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by East-West Wire

According to a preview of the premier issue of East-West Dialogue, a publication designed to stimulate discussion and commentary, East-West Center President Charles E. Morrison and one of its senior fellows, Peter A. Petri, believe that Asia is about to overtake the United States in key economic areas.

Unhappily, Morrison and Petri write, this sea change in the global economic picture is happening just as the climate of U.S. relations with this surging region is cooling; “While government-to-government relations have been positive, public attitudes have soured.”

The United States still has great influence in the region, Morrison and Petri point out, but it won’t last forever. Time is limited for the United States and Asia to find a way to cooperate effectively on significant global issues.

Without strong and innovative efforts by American interests, both public and private, to build true Pacific partnerships, the United States could well be left behind.

This does not have to be, they say. A world economy led by Asia and the United States as partners is still a viable possiblity. The effort will not be easy, nor would it quickly eliminate tensions in the region, but it would be enormously worthwhile to pursue.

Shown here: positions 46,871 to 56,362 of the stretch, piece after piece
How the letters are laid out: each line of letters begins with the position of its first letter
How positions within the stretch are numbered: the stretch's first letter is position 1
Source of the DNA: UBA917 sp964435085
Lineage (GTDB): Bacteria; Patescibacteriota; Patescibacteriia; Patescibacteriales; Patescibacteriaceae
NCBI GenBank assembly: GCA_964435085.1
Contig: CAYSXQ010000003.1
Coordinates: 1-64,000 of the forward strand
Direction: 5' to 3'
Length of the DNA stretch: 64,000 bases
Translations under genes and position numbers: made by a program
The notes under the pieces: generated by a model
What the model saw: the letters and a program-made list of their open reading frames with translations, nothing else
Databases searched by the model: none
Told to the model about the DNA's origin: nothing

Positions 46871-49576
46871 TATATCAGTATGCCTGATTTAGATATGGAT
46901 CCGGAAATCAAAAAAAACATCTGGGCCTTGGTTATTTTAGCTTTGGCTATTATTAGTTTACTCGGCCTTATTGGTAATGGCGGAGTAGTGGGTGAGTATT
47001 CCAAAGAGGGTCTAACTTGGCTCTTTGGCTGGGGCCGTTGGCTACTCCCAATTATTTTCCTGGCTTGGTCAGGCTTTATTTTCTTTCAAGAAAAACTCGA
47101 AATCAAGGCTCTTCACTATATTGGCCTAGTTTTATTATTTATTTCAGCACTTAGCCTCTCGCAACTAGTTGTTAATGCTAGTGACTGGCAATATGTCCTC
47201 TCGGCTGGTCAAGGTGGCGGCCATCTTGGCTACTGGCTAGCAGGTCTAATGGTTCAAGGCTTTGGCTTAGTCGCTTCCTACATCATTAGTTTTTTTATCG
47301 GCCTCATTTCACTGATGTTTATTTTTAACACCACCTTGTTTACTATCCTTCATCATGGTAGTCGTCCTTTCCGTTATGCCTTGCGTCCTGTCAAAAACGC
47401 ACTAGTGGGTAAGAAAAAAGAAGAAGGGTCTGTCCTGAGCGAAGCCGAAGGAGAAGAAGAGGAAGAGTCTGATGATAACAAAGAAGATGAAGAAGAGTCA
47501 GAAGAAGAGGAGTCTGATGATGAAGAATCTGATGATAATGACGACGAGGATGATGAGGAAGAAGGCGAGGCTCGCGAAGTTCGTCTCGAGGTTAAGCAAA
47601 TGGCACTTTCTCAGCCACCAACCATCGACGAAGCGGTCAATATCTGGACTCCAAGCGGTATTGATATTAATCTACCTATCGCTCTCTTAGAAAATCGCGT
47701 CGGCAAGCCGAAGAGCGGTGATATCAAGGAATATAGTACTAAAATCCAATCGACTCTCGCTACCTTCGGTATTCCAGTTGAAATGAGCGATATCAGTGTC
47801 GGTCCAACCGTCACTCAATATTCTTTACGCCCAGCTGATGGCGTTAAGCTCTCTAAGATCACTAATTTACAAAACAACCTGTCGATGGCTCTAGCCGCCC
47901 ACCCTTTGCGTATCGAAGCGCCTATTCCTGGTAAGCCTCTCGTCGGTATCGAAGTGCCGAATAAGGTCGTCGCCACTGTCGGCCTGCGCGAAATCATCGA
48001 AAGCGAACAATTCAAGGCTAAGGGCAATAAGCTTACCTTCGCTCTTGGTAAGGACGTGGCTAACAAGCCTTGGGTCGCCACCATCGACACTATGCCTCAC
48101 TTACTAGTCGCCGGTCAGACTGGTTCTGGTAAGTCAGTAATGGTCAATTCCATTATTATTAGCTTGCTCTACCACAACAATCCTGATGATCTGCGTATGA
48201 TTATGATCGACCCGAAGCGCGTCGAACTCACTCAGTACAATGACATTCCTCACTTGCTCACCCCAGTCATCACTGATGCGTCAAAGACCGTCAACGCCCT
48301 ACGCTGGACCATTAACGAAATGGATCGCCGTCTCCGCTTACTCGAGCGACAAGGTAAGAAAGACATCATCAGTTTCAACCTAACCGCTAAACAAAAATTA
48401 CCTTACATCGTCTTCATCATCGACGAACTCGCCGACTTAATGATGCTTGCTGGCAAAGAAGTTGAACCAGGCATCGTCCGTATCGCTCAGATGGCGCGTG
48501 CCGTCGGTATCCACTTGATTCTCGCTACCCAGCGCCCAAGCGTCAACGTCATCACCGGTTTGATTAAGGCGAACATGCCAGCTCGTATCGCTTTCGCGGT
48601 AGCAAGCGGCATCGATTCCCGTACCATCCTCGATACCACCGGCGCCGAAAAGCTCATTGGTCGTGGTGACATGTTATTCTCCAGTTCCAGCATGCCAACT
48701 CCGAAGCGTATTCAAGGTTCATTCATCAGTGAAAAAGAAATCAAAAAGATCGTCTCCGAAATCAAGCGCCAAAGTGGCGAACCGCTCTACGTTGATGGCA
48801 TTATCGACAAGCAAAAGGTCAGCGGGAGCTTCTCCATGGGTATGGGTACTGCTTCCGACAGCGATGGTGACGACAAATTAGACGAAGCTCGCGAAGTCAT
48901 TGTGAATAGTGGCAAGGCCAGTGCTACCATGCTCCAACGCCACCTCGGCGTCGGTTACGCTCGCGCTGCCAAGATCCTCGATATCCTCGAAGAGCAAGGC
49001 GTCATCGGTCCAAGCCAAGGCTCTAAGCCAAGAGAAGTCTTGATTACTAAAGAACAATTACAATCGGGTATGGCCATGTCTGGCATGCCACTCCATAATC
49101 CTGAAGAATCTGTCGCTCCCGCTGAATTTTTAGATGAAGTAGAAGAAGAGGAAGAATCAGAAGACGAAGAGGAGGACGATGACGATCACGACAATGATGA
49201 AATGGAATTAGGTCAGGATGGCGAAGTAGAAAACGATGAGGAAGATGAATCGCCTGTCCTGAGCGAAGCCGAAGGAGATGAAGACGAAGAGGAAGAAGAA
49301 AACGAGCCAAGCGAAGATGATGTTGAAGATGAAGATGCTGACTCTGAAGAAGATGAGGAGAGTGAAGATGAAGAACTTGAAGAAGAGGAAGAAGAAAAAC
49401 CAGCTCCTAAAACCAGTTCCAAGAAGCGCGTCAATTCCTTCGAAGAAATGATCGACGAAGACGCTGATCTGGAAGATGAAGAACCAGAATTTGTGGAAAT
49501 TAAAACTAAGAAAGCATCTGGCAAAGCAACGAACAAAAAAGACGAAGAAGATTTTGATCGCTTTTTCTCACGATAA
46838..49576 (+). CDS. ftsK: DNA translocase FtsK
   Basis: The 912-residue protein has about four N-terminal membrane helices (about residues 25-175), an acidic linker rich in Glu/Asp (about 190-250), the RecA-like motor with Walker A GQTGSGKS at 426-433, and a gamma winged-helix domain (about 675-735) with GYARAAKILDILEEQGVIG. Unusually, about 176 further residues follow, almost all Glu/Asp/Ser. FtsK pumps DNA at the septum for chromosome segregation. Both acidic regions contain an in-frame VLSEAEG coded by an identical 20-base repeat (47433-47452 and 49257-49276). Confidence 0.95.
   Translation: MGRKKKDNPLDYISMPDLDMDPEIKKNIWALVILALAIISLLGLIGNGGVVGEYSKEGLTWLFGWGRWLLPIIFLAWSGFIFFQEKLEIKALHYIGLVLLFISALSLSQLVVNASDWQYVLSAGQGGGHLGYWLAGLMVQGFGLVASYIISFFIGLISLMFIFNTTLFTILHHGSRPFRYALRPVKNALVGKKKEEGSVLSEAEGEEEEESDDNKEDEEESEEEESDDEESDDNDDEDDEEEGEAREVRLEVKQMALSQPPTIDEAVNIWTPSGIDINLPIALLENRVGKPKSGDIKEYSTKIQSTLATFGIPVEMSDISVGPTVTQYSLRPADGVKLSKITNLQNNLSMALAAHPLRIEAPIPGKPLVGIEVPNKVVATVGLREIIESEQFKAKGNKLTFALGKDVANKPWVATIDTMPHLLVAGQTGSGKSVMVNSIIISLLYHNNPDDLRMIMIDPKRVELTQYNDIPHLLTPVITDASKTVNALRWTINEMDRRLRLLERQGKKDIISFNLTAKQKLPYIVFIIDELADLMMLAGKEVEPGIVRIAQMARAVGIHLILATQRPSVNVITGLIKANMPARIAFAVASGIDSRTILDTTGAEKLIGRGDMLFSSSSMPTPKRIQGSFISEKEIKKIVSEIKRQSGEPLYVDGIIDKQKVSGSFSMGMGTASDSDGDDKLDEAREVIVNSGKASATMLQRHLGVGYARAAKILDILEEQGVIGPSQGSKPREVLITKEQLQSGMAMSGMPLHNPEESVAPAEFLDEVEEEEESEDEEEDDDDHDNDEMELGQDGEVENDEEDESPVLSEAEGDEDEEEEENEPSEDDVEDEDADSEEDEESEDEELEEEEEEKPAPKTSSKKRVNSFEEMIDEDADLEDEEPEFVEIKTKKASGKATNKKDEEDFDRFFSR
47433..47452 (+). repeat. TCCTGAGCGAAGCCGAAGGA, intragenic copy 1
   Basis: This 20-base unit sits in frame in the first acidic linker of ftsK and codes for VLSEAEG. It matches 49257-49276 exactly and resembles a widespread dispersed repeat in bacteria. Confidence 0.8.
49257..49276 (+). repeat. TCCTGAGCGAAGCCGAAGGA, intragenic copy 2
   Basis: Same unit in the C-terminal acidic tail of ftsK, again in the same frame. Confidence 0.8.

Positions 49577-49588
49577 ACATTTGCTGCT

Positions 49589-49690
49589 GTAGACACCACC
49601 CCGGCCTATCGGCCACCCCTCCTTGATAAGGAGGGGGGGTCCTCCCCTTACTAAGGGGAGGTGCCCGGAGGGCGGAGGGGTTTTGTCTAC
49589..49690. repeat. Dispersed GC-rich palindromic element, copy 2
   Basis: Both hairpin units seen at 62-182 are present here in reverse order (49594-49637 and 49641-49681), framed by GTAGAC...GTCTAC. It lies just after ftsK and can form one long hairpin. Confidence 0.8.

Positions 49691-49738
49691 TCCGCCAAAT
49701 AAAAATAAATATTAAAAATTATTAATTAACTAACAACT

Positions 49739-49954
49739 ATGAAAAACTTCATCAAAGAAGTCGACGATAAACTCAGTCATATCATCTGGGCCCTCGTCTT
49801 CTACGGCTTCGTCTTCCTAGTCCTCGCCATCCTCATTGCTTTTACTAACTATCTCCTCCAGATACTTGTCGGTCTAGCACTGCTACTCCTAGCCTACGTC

Morrison and Petri write that the United States should build a true, strong trans-Pacific framework for cooperation that goes beyond one-to-one relationships with Asia’s economic powers, a truly equal partnership with major Asian countries that span the region. To do this, it can build on the potential of APEC, the Asia Pacific Economic Cooperation organization established in 1989. Its potential as an instrument for broad and inclusive cooperation was established by former President Bill Clinton, who helped elevate APEC to a true leader’s-level institution.

Despite the fact that it has been weakened by over expansion and poor economic results, Morrison and Petri believe “APEC remains the most logical vehicle for region wide cooperation and should be central to America’s strategy for an Asia-Pacific partnership.”

The EWC experts caution not thinking too grandly: “While APEC’s proposal for a Free Trade Area for the entire Asia Pacific is appealing, it is not likely to gain traction in the immediate future for a variety of reasons, including the fact that Congress has failed to renew the President’s trade-negotiating authority.” Nonetheless, they also argue that “Not everything has to be handled by government and major quasi-public institutions. Public diplomacy can assume a large role in sustaining the Pacific Partnership.

” We would usefully borrow a page from China’s playbook,” they continue, “and launch a U.S. ‘charm offensive’ in Asia. The emphasis should be on civil institutions: America’s highly regarded business, cultural, and educational assets.”

The Fulbright Program is one example of these, and even though, they write, it is sadly underfunded, it is “a good example of how public diplomacy can work.”

Given Asia’s trajectory and the potential costs of a breakdown in the relationship (between the United States and Asia), there is little time to waste.

For more information or to participate visit forums.eastwestcenter.org/eastwestdialogue.




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